The contract as a bilateral legal transaction is one of the sources of obligations. This means that contract law is one of the institutions of law of obligations. Naturally, the main rules of contract law are contained in Book 6 of the Civil Code, titled 'Law of Obligations'. Due to the systematic nature of the Civil Code, the contract law provisions are divided into two portions in Book 6 - the General Part (arts. 6.154-6.228) and the Special Part (arts. 6.305-6.1018) of Contract Law. The rules of the General Part provide the notion of a contract; kinds of contracts; principles of contract law; and the main requirements involved in the formation, interpretation, and performance of contracts. The rules of the General Part are lex generalis and are applicable to all kinds of contracts except in cases where special rules establish different provisions.
The Special Part, which regulates specific contracts, provides lex specialis rules for a number of specific contract types. These are foreseen in this part as being traditional contracts, such as contracts of sale, loan, and lease, and, secondly, modern contracts, like factoring, franchising, and leasing contracts. In total, the Special Part includes rules in respect of 53 specific contract types. In addition, article 6.155 of the Civil Code provides that special rules for certain contracts may be established by other laws. This provision is already being realised in practice; for example, public procurement contracts, contracts for the public sale of securities, and some other specific contract types are regulated not by the Civil Code by but special laws.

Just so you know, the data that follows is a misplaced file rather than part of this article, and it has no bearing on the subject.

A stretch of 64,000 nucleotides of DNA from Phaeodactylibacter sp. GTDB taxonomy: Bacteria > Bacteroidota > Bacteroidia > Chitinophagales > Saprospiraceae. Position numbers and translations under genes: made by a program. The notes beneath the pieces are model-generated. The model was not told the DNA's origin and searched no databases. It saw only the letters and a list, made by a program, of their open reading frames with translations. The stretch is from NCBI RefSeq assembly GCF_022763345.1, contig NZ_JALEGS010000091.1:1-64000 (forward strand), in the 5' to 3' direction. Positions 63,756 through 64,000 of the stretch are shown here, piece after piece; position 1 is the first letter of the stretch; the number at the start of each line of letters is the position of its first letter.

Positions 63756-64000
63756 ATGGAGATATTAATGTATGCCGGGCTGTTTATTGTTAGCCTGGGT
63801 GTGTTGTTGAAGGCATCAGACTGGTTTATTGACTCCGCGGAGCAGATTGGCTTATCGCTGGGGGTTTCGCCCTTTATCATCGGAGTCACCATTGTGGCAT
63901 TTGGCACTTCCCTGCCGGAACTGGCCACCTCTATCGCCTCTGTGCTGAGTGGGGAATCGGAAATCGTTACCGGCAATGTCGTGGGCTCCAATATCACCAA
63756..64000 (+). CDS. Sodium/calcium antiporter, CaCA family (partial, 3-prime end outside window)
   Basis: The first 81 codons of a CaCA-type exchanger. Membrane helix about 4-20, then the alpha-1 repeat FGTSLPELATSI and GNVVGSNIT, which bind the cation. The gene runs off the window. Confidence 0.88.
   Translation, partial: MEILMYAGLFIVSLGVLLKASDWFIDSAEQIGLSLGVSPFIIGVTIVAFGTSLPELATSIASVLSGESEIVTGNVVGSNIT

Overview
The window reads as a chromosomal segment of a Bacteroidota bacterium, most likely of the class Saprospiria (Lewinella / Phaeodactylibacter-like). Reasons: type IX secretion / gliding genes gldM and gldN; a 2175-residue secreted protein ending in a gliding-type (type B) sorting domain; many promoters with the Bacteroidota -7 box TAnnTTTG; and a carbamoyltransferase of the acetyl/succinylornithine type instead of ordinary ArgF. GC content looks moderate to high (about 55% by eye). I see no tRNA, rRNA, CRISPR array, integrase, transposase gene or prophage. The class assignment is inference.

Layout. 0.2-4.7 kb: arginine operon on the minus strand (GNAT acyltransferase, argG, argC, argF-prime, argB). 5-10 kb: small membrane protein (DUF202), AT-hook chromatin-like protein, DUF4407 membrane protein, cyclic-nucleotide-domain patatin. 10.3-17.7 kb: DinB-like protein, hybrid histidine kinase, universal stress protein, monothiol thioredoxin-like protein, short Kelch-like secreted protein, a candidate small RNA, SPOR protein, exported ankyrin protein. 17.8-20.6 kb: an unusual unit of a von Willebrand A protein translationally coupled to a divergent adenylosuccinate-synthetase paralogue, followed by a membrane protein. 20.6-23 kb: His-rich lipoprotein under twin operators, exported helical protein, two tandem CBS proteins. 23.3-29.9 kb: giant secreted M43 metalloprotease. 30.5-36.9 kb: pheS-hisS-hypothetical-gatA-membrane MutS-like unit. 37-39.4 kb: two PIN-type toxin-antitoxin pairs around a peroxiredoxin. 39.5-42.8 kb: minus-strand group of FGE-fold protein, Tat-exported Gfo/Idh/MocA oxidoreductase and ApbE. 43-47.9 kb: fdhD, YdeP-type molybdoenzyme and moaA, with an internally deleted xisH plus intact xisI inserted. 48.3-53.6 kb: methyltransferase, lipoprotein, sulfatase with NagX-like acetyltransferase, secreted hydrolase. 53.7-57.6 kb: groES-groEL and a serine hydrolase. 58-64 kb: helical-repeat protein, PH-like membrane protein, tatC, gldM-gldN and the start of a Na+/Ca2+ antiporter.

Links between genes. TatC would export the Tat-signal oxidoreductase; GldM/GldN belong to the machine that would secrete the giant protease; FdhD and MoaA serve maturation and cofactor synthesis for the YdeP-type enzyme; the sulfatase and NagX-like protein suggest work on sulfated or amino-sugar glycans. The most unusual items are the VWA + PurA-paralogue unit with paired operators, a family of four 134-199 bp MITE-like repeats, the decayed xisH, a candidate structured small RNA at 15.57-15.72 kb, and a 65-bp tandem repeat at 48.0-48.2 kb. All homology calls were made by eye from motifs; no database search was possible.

Book 6 also contains the General Part of the Law of Obligations (arts. 1.1-6.153). The rules of this General Part specify sources of obligations, modalities of obligations, rules for the fulfilment of obligations, grounds for the nullification of obligations, and so on. Unless any exceptions from general rules are established by norms regulating contractual relationships, the provisions of the General Part that contain regulation covering general questions concerning the Law of Obligations must likewise be applied to contracts. For example, rules on the fulfilment of obligations (arts. 6.38-6.65) are, mutatis mutandis, applied in respect of contracts as well.
Rules on contractual liability are of two kinds. General rules on contractual liability are provided in Chapter XXII, 'Civil Liability', of Book 6. This chapter provides general rules, common to contractual and tortious liability, and specific rules applicable only in the case of contractual liability (arts. 6.256-6.262). Special rules of contractual liability applicable to specific contracts are provided by the corresponding articles of the Special Part of Contract Law dealing with specific contract types.